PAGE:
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Thursday, July 18, 2013

The Decline of the Zhou in Ancient China

The Decline of the Zhou
King Wu and the kings who followed him were all strong rulers. The Book of Documents says that the Zhou governed carefully because they feared losing the Mandate of Heaven. The power and good standing of the Zhou kings, however, eventually weakened. Soon, people to the north and to the west of the Zhou kingdom invaded the valley of the Wei River.

In 771 B.C. the people of the Zhou capital city of Hao (HOW) got ready for an attack by the invaders. A legend tells that the Zhou leader, King You (YOO), ordered fires lighted on hills around the capital when an attack seemed likely. However, several times he lit the fires when there was no invasion. He just wanted to see if the nobles would come. Finally, there really was an attack. King You ordered the fires to be lit, in hopes of bringing the nobles' armies. The nobles thought this was another false alarm and did not send their armies to help the king.

King You died in the attack, and the invaders captured the Wei River Valley.
As a result, the next Zhou king was forced to move his capital city east to the North China Plain. After the move, the power of the Zhou kings weakened. At the same time, the power of the nobles increased. Many nobles made their fiefs independent. Some even began to call themselves king.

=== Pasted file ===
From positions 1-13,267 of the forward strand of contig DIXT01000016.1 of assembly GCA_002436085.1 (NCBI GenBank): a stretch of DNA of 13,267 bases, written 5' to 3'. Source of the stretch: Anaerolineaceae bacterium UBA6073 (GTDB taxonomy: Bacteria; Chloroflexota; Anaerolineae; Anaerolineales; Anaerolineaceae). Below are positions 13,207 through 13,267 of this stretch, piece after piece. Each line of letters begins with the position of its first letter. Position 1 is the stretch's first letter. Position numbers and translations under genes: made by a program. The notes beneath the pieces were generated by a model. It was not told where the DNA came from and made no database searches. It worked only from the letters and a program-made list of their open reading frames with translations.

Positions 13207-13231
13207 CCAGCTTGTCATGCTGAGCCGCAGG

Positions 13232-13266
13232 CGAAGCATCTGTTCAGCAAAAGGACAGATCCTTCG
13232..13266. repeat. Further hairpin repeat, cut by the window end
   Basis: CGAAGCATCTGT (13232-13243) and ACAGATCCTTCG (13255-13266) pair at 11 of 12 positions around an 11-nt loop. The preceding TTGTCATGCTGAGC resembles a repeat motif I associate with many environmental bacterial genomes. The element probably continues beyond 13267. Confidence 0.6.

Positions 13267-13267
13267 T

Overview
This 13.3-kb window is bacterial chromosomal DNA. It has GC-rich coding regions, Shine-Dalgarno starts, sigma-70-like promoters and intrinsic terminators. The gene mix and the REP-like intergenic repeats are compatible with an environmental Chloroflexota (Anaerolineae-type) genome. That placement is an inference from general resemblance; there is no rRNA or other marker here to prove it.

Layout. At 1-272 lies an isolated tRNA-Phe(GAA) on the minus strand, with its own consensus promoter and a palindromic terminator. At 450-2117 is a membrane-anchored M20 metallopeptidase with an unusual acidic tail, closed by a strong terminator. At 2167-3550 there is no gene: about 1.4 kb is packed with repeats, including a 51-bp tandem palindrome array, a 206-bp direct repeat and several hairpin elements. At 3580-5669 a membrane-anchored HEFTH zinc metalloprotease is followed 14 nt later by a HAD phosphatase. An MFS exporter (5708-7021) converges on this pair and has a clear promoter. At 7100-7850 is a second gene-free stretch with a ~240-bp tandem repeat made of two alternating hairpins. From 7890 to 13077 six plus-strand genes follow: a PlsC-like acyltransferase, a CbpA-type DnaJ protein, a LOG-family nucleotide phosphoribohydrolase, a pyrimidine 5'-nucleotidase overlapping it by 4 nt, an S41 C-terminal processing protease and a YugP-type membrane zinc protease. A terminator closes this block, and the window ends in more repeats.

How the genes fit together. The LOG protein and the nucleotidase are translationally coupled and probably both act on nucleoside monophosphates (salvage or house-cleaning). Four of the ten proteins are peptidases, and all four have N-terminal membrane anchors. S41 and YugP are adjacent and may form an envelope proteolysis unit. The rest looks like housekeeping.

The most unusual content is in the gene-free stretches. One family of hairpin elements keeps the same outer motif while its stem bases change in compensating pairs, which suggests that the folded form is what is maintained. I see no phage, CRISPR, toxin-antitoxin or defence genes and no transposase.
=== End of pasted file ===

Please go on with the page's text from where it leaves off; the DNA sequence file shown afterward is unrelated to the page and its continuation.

The collapse of the Zhou brought China into a time of warfare. For this reason the last few centuries of the Zhou dynasty are sometimes called the Warring States Period, or the Warring Kingdoms Period. During this time people in China were often at war with one another. Yet this time of war also brought the development of new forms of government to bring back law and order.

As early as the 600s B.C., the kingdom of Chu (JOO) had invented a new way of dividing and governing land. The Chu kings did not give out land to noble families.

Instead they created counties and picked people to govern them. The people who governed these counties were chosen because of their abilities. The Chu system of governing counties is one of the earliest examples in world history of a bureaucracy. In the Chu bureaucracy a network of appointed government officials did specific jobs. The idea of bureaucracy spread rapidly throughout ancient China.

In 535 B.C. the king of Zheng (ZHENG), a small kingdom in the North China Plain, wrote down a set of laws. These were the earliest written laws in China. The Zheng ruler no longer believed that having virtues was enough to keep order in society He believed that specific laws were needed. The laws were meant to explain clearly what was right and what was wrong. The ruler of Zheng inscribed his new laws on the outside of a giant bronze vessel so that everyone could see the laws.

How was the kingdom of Chu governed?


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